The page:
January 1835-June 1836

The Collected Letters, Volume 8


TC TO JOHN STUART MILL; 3 May 1835; DOI: 10.1215/lt-18350503-TC-JSM-01; CL 8:114.


Chelsea, Sunday [3 May 1835].

My Dear Mill,

I called yesterday, with these two Letters,1 on Buller; but found him removed to some other House. If you in the course you travel fall in with any Liberal Member, I think it will really be a forwarding of the Greatest Happiness Principle on his part2 if he will consent to frank them. We pass you this afternoon, going to a kind of posthumous cup of tea with Mrs Austin.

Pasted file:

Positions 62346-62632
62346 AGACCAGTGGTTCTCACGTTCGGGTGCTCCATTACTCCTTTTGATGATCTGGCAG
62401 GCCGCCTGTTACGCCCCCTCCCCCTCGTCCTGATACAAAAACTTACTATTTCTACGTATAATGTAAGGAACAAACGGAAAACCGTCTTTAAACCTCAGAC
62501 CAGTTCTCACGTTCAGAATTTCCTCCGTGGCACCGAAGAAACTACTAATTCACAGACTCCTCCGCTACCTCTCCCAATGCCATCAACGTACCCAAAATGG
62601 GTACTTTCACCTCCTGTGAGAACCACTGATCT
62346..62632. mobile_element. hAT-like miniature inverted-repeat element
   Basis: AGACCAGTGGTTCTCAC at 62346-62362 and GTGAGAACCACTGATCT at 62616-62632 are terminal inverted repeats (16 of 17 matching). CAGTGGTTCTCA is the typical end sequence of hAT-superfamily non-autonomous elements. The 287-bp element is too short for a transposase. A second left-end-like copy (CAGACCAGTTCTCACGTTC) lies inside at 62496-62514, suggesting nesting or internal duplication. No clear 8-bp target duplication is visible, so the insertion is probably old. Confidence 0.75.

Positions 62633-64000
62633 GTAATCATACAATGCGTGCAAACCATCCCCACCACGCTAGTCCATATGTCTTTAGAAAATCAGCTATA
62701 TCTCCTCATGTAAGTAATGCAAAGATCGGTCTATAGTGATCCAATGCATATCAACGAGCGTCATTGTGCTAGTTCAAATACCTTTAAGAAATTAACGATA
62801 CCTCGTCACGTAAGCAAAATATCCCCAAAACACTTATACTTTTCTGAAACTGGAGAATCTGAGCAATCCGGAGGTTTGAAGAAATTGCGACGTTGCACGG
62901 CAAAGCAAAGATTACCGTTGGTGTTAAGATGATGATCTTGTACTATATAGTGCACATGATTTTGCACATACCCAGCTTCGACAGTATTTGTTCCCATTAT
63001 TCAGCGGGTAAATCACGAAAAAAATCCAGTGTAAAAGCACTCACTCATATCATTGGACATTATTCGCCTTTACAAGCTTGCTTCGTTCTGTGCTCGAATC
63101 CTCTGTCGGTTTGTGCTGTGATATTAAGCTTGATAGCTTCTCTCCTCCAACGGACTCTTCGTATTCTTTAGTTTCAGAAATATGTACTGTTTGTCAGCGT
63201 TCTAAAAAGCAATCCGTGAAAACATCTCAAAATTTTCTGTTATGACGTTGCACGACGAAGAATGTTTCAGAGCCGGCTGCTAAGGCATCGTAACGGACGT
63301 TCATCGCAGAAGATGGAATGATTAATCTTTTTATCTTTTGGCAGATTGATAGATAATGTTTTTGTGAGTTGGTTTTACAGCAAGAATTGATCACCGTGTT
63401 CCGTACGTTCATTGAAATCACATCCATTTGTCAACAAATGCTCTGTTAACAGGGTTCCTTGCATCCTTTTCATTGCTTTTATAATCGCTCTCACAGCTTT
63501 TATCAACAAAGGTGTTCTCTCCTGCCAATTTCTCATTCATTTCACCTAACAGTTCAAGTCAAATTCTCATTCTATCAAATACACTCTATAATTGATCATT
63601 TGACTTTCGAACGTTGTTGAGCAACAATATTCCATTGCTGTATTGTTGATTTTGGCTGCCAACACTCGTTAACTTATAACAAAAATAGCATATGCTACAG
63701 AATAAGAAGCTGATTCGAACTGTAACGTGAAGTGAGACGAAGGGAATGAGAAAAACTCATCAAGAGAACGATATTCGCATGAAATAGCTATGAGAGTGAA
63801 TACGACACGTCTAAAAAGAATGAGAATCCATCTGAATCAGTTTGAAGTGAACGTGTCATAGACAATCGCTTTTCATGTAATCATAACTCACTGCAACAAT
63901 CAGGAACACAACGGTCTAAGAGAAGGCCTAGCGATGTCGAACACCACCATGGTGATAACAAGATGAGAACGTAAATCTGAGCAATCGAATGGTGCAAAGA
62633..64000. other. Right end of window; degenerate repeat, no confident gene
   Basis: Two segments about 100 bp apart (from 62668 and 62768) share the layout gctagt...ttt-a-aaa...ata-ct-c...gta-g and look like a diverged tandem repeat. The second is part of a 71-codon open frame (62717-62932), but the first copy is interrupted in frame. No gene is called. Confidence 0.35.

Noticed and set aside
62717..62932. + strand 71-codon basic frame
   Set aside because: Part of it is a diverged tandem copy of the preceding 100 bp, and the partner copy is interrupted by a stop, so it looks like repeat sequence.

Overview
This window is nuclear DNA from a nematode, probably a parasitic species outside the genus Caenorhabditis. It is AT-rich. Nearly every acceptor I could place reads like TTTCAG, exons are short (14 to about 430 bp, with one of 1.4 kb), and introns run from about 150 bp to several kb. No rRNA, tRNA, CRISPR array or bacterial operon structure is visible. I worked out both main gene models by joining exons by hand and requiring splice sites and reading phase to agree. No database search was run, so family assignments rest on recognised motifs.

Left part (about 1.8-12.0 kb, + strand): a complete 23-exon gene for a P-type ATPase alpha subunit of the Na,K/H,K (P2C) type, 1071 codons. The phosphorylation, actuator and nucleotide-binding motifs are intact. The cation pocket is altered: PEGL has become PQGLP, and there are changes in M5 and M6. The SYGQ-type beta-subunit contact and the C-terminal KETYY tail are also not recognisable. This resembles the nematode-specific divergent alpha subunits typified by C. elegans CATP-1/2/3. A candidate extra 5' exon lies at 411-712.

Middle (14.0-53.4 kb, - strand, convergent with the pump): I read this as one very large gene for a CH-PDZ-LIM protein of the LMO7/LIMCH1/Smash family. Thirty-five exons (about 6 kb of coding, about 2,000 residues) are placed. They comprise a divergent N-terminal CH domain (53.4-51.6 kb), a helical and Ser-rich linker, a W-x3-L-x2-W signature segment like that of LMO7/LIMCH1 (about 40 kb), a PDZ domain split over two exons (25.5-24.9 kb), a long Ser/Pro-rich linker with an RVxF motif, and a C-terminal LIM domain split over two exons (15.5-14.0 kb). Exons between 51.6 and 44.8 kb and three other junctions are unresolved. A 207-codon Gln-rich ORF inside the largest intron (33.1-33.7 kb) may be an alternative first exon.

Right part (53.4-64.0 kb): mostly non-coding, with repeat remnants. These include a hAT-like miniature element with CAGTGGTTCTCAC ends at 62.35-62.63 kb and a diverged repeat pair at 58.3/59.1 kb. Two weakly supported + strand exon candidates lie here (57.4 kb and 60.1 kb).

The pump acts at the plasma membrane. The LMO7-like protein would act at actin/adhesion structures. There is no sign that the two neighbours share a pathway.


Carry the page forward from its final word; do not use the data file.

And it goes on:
I adhere to my old condition of stupefaction; it is really like a kind of enchantment: by my old friend, Diana-Hecate in the shape of bile!3 I believe the weather has something to do with it. God help me—to help myself!

Have you seen Tomkins and Jenkins?4 There was not heretofore such a Chancellor seen in England. These poor scraggy Pamphlets (dry, lean, trite, as dried stockfish) are signs of the times. The envy of surrounding nations melts visibly like old pewter.

I hope to see you soon,

Ever faithfully, /

T. Carlyle—